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Old 01-19-2011, 05:11 AM   #28
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im also curious on how this was wired for the reverse switch

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Old 02-25-2011, 12:11 AM   #29
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I got the motor at: https://www.surpluscenter.com/item.a...=1&item=5-1098

and the rest of the items:

3/8" hub no keyway 6408K133
1/2" hub with keyway 6408K713
Buna Spider 6408K74

Here is the product page
http://www.mcmaster.com/#catalog/116/1163/=7x8sp8


Like I mentioned, I got all the information from Rockytoptim, so credit goes to him. I used a 3 way switch so I could go forward and backward. The motor was a pretty good deal at $40, so that why I finally did it.
Thanx for the INFO!
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Old 03-01-2011, 02:39 AM   #30
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A couple of people asked how to do the wiring of the switches to get the forward and reverse functionality.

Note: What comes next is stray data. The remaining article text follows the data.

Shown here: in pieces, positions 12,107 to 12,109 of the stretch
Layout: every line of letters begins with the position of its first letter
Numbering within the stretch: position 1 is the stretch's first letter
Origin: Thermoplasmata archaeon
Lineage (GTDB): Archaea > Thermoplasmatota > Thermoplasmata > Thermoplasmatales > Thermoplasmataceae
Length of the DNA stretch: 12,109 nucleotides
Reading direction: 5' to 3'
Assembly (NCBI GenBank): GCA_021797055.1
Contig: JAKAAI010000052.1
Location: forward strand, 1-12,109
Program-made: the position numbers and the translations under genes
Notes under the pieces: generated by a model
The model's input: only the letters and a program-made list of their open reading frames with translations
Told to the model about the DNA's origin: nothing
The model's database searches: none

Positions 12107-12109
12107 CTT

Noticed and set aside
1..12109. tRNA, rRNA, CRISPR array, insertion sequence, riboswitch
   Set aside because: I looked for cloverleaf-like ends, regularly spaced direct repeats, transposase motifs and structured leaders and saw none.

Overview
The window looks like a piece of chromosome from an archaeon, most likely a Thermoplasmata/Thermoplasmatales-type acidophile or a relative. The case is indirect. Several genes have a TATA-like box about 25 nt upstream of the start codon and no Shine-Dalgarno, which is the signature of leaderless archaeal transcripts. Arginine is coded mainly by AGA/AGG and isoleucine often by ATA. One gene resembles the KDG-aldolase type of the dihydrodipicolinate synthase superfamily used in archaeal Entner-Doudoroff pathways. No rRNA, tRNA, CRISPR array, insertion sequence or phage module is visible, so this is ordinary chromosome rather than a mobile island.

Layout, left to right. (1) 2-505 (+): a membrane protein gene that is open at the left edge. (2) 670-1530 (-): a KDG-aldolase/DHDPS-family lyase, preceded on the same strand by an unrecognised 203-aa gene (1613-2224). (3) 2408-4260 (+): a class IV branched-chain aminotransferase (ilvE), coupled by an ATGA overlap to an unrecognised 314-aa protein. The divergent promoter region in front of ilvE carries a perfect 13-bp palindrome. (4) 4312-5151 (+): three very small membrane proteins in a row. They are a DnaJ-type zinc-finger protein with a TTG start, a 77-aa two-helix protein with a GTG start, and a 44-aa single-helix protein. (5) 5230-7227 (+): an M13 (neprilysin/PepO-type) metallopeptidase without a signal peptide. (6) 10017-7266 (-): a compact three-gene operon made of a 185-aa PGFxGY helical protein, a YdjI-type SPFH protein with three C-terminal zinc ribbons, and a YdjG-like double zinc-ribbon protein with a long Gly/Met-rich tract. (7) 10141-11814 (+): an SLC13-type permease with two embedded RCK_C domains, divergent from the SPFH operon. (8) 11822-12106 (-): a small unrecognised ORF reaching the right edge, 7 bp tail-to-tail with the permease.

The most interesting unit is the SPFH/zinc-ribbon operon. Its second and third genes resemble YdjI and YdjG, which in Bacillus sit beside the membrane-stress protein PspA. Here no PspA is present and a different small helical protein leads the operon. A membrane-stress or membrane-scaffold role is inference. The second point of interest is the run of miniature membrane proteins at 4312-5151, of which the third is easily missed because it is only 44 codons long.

Here's the wiring diagram that is on the website that sells the motor:



You can see that the only difference in forward or reverse is which side of the capacitor (blue or black wire of the motor) you have the voltage source connected to.

You need a 3-way switch, and a regular switch to pull this off.... edit: or a SPDT (single pole, double throw) switch with a center off position... see next post.

Below is a pic of a 3-way switch. Check your specific switch to identify which screw is which, but the basic principle is that there is one screw that is the "common" terminal. This is where your 120v comes in (labeled "C" in the pic.) With the switch in one position, current will be allowed to flow from "C" to the screw labeled "1". When you flip the switch, current is allowed to flow from "C" to the screw labeled "2".



This is a standard switch. When it is in one position, no current flows. When it is on the other position, current is allowed to flow from one screw to the other.



You use the normal switch as your main power switch, running the 120v hot line through it and then connecting to screw "C" of the 3-way switch.

You connect screw "1" of the 3-way switch to one of the motor's wires, either blue or black, just pick one. You connect screw "2" to the other wire.

The two switches together now form a path from your voltage source to the blue or black wire, depending on which way the 3-way switch is flipped.